State must develop northern frontier to curb insecurity
The government must put its money where its mouth is and develop them.
- Northern Kenya may not be able to pay huge taxes now, but it may just end up giving Dubai a run for its money.
Lasting peace can come out of northern prosperity someday.
My maiden trip to Moyale pre-super highways was part travelled on the back of a lorry, which we shared with goats. Saying we smelled of goats’ urine once we disembarked is an understatement. The journey was arduous and long and the memory is still etched in my mind.
When I started working in Nairobi, I remember asking my boss once, with all the innocence in the world, why Marsabit did not have roads like those in Nairobi. Then, Marsabit would have welcomed even a replica of city roads, potholes and all. He said it was because ‘we’ did not pay taxes by which he meant the nomadic and pastoralist communities that inhabit the northern and upper eastern counties. At another time, following inter-tribal skirmishes, a colleague asked why ‘we’ fought all the time. I remember saying that it was because ‘we’ had no television. I was joking, but TV and, indeed, electricity were alien to most nomads and still are. I highlighted the lack of TV as a suggestion for distraction from violence.
Northern communities may not be in a position to raise that much revenue for the government or their counties, but it is no reason not to support development in the arid areas. Again, TV may not be widely available or even popular, but it would be a welcome relief as a crucial tool through which to preach peace. The popularity of such gadgets can only grow by increasing the purchasing power of the residents of the northern belt. The most crucial way of doing so is to support education programmes for nomadic children with a view to giving them a level playing field with other children from Kenya and indeed the world. As it is, many schools in the north are in dire straits. The few that have managed to do well have only done so with the support of churches and NGOs.
Insecurity has mostly been around feeding and watering grounds for animals. Pasture and water dwindle during drought, leading to further escalation of violence. There have been arguments as to whether nomadic way of life will be sustainable in the long run or not. Education will be key in mitigating insecurity and any shortfall in opportunities should the nomadic lifestyle prove unviable.
It will hopefully help future generations to handle the nomadic lifestyle in a more peaceful and prosperous way. Lack of education and limited opportunities expose communities to constant electoral abuse. Perennial inter-clan feuds are a fault-line that can be manipulated for political reasons.
By understanding the movement patterns of the nomadic communities, it should be easier to pre-empt any violence by providing security. It will also be prudent to curtail expansion of private conservancies encroaching on traditional feeding grounds for nomadic and pastoralist communities. Ranchers who occupy communal land must be prepared to share the resources. Nomads and pastoralists are here now and gone tomorrow. Denying them a chance to feed their animals when they are desperate is a recipe for violence as we have witnessed in the Laikipia plains.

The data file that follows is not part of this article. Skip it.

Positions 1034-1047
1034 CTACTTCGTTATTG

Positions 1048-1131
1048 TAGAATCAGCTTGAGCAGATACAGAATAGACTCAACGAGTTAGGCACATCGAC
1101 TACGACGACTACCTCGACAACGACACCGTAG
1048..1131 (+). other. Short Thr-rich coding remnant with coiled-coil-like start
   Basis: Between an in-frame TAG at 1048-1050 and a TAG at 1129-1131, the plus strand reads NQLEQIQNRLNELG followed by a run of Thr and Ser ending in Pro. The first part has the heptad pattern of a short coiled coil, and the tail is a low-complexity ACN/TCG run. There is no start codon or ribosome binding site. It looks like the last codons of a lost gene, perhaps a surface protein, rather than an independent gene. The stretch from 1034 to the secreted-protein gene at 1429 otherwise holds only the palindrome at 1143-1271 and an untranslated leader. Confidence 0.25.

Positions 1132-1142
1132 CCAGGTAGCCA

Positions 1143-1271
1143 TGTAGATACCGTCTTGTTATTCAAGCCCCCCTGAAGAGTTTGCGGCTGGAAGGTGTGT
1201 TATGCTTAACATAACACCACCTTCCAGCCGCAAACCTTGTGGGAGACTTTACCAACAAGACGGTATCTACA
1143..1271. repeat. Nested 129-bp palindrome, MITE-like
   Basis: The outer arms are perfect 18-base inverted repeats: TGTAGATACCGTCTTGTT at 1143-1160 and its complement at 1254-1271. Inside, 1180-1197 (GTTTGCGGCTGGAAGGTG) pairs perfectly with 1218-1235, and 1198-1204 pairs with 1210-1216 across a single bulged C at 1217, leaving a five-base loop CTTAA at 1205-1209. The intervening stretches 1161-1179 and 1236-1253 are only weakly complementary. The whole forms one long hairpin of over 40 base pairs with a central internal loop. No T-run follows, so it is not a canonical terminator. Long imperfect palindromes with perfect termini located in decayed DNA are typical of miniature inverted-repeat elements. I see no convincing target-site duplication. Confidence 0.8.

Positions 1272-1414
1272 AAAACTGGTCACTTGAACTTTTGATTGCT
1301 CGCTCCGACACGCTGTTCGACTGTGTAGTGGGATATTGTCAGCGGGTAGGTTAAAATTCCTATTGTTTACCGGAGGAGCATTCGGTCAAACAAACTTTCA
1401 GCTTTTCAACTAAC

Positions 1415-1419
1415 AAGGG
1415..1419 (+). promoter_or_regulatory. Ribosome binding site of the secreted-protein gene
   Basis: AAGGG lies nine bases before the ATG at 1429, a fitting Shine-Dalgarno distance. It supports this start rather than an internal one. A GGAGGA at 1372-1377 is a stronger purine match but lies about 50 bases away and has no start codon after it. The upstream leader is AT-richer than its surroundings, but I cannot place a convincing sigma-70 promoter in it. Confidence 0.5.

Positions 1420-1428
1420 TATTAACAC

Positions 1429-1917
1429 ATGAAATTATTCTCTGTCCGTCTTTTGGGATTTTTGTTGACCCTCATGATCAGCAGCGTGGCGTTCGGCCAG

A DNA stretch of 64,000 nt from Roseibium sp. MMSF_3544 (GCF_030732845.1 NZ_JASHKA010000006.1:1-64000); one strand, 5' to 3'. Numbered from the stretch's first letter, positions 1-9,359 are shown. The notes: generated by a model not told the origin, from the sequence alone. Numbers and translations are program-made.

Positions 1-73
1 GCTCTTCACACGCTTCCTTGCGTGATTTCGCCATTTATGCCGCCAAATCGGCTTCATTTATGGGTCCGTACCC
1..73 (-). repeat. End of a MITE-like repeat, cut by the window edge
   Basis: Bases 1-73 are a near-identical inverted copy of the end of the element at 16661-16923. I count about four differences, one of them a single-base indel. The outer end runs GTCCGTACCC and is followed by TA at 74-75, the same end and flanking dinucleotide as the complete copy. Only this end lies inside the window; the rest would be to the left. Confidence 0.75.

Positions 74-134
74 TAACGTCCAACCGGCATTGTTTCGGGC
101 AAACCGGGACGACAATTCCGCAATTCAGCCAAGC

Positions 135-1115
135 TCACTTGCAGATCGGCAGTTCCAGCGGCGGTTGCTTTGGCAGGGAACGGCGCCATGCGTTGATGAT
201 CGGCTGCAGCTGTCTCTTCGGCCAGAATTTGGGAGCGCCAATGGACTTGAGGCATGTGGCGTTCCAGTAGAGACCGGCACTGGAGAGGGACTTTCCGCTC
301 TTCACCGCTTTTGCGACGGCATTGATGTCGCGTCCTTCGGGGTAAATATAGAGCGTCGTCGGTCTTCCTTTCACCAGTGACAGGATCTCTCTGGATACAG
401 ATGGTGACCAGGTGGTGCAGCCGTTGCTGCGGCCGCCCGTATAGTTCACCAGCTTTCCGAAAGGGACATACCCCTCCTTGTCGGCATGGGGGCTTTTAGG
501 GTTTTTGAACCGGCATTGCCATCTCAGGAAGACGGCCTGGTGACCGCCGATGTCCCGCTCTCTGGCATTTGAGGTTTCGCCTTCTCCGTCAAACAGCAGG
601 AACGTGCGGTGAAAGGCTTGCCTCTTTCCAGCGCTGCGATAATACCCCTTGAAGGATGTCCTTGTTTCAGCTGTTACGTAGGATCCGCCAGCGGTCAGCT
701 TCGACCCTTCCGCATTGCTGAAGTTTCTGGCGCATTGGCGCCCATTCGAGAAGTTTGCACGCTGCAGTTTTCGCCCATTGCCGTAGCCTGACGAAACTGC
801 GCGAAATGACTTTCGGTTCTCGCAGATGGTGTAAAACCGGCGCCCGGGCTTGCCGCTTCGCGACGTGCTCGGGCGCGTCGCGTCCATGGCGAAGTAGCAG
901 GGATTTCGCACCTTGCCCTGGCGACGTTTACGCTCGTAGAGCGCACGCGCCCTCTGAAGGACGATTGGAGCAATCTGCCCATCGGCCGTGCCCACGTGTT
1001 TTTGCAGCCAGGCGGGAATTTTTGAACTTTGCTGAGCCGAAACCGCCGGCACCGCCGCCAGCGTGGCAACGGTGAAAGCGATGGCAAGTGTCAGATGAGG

Commercialisation of communal land will negatively affect many communities. Marginalised communities enjoy protection as stipulated in the Minorities’ Rights under the United Nations convention. Kenya is thus obligated to offer them both legal and de facto protection.
Fighting fire with fire in the belief that it will quell violence is misinformed. It has been tried for millennia and never bore fruit. What is important is to win the hearts and minds of the nomadic communities by understanding their ethnographic complexity. The State must never be swayed to lean on one side as it was recently alleged in Marsabit. That will only add fuel to the fire.
Some neighbouring countries have been at war and no doubt pose a serious threat to Kenya’s national security. The potential spillover of violence is a grave possibility as in the case of Somali’s Al-Shabaab. It is quite disturbing to witness that it is only in Northern Kenya that you see guns being carried openly in anticipation of attacks. Some of the weapons are legitimate, but illegal ammunition also seeps across the borders.
Letting arid areas lie fallow is stoking disaster for the country. Development of infrastructure from schools, hospitals to roads and industries will open up these areas and make them easier to manage over time. Many current strong economies in the Middle East sprang out of deserts. With political will, the success of the Kenya’s ‘desert’ counties will be within the realms of our reach.
The government must put its money where its mouth is and develop them. Northern Kenya may not be able to pay huge taxes now, but with good infrastructure and funding, it may just end up giving Dubai a run for its money. Lasting peace can come out of northern prosperity someday.
Ms Guyo is a legal researcher. [email protected]